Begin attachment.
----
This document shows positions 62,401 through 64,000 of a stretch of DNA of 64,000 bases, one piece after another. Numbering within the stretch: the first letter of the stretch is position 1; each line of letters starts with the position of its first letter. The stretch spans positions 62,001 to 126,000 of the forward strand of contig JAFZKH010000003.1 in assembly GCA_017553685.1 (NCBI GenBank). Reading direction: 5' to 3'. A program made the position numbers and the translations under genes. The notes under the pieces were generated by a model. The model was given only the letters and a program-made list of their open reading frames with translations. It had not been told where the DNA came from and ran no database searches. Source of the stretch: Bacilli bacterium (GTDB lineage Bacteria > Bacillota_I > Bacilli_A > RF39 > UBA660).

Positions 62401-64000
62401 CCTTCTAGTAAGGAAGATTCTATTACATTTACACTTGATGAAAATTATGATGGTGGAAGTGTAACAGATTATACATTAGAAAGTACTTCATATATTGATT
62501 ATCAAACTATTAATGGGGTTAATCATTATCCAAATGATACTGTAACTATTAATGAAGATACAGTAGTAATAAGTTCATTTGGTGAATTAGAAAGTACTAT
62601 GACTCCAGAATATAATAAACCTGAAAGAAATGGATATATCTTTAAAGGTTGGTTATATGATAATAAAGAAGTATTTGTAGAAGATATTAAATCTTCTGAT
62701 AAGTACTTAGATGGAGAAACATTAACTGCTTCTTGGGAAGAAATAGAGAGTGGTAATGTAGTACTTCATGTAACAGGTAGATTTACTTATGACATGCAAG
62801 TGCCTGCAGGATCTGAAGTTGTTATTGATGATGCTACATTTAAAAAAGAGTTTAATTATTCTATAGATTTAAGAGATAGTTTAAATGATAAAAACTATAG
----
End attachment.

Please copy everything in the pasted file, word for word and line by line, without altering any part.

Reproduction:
This document shows positions 62,401 through 64,000 of a stretch of DNA of 64,000 bases, one piece after another. Numbering within the stretch: the first letter of the stretch is position 1; each line of letters starts with the position of its first letter. The stretch spans positions 62,001 to 126,000 of the forward strand of contig JAFZKH010000003.1 in assembly GCA_017553685.1 (NCBI GenBank). Reading direction: 5' to 3'. A program made the position numbers and the translations under genes. The notes under the pieces were generated by a model. The model was given only the letters and a program-made list of their open reading frames with translations. It had not been told where the DNA came from and ran no database searches. Source of the stretch: Bacilli bacterium (GTDB lineage Bacteria > Bacillota_I > Bacilli_A > RF39 > UBA660).

Positions 62401-64000
62401 CCTTCTAGTAAGGAAGATTCTATTACATTTACACTTGATGAAAATTATGATGGTGGAAGTGTAACAGATTATACATTAGAAAGTACTTCATATATTGATT
62501 ATCAAACTATTAATGGGGTTAATCATTATCCAAATGATACTGTAACTATTAATGAAGATACAGTAGTAATAAGTTCATTTGGTGAATTAGAAAGTACTAT
62601 GACTCCAGAATATAATAAACCTGAAAGAAATGGATATATCTTTAAAGGTTGGTTATATGATAATAAAGAAGTATTTGTAGAAGATATTAAATCTTCTGAT
62701 AAGTACTTAGATGGAGAAACATTAACTGCTTCTTGGGAAGAAATAGAGAGTGGTAATGTAGTACTTCATGTAACAGGTAGATTTACTTATGACATGCAAG
62801 TGCCTGCAGGATCTGAAGTTGTTATTGATGATGCTACATTTAAAAAAGAGTTTAATTATTCTATAGATTTAAGAGATAGTTTAAATGATAAAAACTATAG